The Eustachian tube is a tube that, in vertebrates, connects the middle ear to the pharynx (at the back of the throat). The Eustachian tube is normally closed but when swallowing it opens and allows the air pressure on the inner side of the eardrum to be equalized with that of the outside air, preventing distortion of the eardrum. It is named after the Italian anatomist Bartolomeo Eustachio (1520?–1574).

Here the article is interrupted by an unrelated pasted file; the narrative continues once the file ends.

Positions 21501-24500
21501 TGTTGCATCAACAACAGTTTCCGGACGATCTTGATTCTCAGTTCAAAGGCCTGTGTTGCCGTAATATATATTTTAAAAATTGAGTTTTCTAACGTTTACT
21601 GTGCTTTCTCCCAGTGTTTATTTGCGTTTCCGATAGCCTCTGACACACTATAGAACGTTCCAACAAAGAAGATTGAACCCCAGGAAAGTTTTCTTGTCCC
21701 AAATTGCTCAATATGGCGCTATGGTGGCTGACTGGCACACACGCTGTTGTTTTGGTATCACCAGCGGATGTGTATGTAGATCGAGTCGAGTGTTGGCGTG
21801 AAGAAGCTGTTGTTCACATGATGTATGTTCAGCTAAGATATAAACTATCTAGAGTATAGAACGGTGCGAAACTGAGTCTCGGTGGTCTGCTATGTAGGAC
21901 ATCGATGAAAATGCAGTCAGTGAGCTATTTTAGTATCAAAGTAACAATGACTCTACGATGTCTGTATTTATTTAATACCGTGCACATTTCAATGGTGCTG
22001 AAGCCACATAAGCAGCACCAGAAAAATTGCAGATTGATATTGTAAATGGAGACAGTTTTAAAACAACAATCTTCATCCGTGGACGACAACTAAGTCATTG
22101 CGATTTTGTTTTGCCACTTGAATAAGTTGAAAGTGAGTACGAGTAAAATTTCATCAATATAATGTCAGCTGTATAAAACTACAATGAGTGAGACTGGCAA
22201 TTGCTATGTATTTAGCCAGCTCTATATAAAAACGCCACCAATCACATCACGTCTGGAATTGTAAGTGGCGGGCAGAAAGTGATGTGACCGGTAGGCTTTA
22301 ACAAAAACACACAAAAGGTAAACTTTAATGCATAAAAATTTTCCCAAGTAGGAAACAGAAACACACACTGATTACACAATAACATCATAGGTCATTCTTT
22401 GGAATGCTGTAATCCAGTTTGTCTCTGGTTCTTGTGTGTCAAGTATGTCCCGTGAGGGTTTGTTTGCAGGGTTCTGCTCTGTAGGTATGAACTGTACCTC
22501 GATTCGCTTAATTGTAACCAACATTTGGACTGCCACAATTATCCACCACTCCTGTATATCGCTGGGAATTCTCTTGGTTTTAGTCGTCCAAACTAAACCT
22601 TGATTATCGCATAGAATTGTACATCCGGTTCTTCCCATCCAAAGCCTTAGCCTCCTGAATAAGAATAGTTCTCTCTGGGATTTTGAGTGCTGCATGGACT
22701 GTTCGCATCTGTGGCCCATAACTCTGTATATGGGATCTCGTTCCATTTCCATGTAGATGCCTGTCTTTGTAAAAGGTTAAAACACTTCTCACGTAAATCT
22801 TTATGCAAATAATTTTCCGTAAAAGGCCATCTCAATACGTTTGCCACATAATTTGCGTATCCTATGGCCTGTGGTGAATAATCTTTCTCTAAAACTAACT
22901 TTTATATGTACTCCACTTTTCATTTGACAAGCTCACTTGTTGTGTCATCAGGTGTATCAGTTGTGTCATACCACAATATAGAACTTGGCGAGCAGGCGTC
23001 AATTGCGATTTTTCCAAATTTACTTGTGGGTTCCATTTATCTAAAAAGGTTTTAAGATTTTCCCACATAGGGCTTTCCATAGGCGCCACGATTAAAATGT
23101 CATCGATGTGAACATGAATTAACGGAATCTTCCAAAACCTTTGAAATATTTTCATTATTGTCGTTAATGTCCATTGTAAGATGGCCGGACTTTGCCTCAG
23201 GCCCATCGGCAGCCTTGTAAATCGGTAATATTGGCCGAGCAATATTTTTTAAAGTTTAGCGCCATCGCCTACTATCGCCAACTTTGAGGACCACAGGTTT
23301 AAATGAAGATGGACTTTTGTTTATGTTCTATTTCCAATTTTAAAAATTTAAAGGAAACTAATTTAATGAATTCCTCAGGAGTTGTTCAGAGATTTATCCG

If the Eustachian tube is blocked, due to infection for example, the equalization of the air pressure cannot happen, which causes pain and a temporary problem with hearing. The changes in pressure in an airplane cabin may similarly cause discomfort until the Eustachian tube is opened by, for example, yawning or swallowing.